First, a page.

Fisheries Conservation photo

Hansen Meadows is about five miles away. We’re on a fairly level trail that skirts the toe of mountains that wall the north side of the valley. Gary Peters is leading on his mule, pointing out some of their hunting country as we travel. The creek is far away, but we can hear it sometimes through the harsh jumble of deadfall and obstacle course of thimbleberry, fireweed and young lodgepole.

It’s been 100 years since the 1911 fires, and a glance at the mountains all around shows the lodgepoles that were born in 1911. They’re now dying from old age and beetle infestations. A lodgepole is a tree that it truly native to the Western mountains. It has adapted to the one constant of the Western mountains: fire. That’s because lodgepole cones are serotinous, meaning they will only release their seeds and start new trees after being burned. A big black bear spooks out of a patch of elderberry on the hillside and glides downhill into the bottomland tangles, moving with a grace that seems impossible for its size.

We bail off the trail as the country suddenly opens, ride across a wide sucking bog of horsetail and break through a fortress of willows. We emerge into the warmth and heat and tall grass of Hansen Meadows. I tie Ruby quickly because I’m anxious to get at the water, which runs deep and fast and green right along the grass – the ultimate place to throw a big hopper. As I’m rigging up, I notice a strange camp in this wild place. There is a fire ring and a bizarre, labor-intensive wikiup big enough to shelter two people. The wikiup is made of small sticks, birch and willow branches bent and fastened with bits of nylon cord and cordage made of bark and twisted grasses.

I crawl inside. There is nothing special, but I like the idea that someone was patient and here long enough to build this structure. I wonder who built that wikiup, where they came from, where they went. It looks too elaborate to be made by a child, so the builder might have been someone traveling with children or someone who retained a child’s sense of wonder. I’m reminded of an old Louis L’Amour western I read as a kid. The hero is on the run and finds a secret cave in the far reaches of the desert. There is a fire pit and a cup hanging from a stick, left for some fellow traveler to use inside the cave.

But to heck with that, it was time to fish. And the fishing was very good right off the bat. Cutthroats are among the world’s most beautiful fish. I landed and released a couple of 13- and 14-inchers that rose to a big gray foam hopper cast right under the overhanging grass.

For all their beauty, cutthroats are unsophisticated fish. They live in an unforgiving world. The cold, clear water they call home is locked away in ice for much of the year, and then flushed hard with snowmelt for months. It gets dangerously low in most years by the end of August (this past year was an exception, with record snowpack in these mountains). A cutthroat has to seize the moment and attack in order to survive and breed. Caution is not a virtue. That is one reason why cutthroats often fade away quickly in easily accessible areas. A good fisherman with a can of worms and no scruples can singlehandedly clean out a whole creek.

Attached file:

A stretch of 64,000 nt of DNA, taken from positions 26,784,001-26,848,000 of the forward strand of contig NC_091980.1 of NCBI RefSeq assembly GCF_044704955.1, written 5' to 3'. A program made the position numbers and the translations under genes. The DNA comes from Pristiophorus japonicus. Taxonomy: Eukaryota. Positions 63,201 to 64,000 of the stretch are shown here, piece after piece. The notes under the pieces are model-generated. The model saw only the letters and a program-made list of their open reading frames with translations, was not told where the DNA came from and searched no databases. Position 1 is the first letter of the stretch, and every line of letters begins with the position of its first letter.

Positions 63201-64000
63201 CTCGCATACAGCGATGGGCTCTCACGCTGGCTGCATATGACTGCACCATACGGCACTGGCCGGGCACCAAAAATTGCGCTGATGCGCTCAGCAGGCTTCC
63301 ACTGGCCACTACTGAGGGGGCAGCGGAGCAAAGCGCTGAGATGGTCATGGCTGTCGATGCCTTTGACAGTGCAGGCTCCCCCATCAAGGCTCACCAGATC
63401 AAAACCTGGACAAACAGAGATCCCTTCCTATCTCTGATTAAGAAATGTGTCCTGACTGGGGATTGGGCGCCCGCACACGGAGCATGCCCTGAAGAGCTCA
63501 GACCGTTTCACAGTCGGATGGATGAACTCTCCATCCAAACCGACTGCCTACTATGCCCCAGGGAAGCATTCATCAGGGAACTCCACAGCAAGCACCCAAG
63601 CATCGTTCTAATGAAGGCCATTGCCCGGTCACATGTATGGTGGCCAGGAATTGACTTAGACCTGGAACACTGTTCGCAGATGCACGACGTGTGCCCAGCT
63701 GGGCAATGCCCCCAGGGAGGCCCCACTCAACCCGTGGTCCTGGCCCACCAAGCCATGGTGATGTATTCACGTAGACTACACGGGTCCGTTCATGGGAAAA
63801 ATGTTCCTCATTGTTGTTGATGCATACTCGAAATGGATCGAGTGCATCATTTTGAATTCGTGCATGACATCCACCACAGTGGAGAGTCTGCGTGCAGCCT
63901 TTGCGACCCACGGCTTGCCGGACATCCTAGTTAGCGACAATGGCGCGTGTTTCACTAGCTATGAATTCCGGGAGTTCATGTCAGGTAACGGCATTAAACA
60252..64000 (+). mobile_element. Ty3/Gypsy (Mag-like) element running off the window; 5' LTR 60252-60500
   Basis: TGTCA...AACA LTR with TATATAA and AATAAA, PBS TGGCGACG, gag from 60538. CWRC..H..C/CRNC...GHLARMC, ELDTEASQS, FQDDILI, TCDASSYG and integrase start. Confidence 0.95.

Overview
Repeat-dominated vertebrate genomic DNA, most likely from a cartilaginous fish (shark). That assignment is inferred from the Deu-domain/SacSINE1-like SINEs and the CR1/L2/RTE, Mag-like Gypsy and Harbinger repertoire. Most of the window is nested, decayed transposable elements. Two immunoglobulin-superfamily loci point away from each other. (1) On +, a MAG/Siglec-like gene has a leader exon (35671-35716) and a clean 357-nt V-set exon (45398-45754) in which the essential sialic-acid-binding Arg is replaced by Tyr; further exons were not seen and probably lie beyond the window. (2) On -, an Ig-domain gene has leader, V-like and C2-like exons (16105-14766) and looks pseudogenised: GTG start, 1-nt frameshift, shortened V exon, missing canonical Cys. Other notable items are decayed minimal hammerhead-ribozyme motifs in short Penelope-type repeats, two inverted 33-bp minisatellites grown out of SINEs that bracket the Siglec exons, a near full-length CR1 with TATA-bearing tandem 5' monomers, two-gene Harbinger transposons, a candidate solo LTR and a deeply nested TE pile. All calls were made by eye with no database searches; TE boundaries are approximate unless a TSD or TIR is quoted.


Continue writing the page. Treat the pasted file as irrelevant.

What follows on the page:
There are holes on that stretch of Kelly Creek that look like something from a fisherman’s dream. Places where you cast your hopper from far away, delivering it to the tail of the pool upstream and take a 14-incher. Places where you can release a fish, cast just upstream from where that one hit and take another. Some of the best fish lie in the churn, out in the current, in what at first seems like the most unlikely holding water. It’s exhausting fishing, but it’s full of glory.

Brad Brooks, a fanatic hunter and fishermen who works for the Wilderness Society, reminded me that before the construction of Dworshak Dam Kelly Creek, cutthroat fishing was just as spectacular as it is today. However, the annual runs of monster Chinook salmon and steelhead overshadowed it. The tiniest tributaries would boil with big fish that had only recently been keeping company with sharks and tuna in the Pacific Ocean. That idea seems impossible nowadays, considering how much of our natural wealth we have squandered. Yet, just looking at the river and those cutthroats, an embarrassment of riches remains. We stopped fishing around 3 p.m. and headed back to camp.

I had another day in that valley, or at least the better part of one, just to roam around and look at things before the long ride back up to the ridges and the trailhead. I noticed that, for all the incredible array of flowering plants in that valley, I didn’t see any honeybees. Instead, I saw a different set of pollinators: a dozen smaller bees I’ve never noticed anywhere else, and a whirl of butterflies, moths and bats flying in the bright sunlight. I don’t know if that has any significance, but it was new to me.

There will be continued debate as to how much and how to protect Kelly Creek; whether there will be an allowance for chainsaws in the new wilderness to clear trails, where the roadless boundaries will be established and set. It seems that a growing number of Idahoans agree that what is currently found here is worth keeping for the long run. As both Scott Stouder and Brad Brooks explained to me, “It’s not a political issue any more at all. Idahoans know why we love this state, and why so many people want to come here to live and visit. It’s not just about good-looking potatoes. It’s this, right here, that people want, and what they cannot get anywhere else.”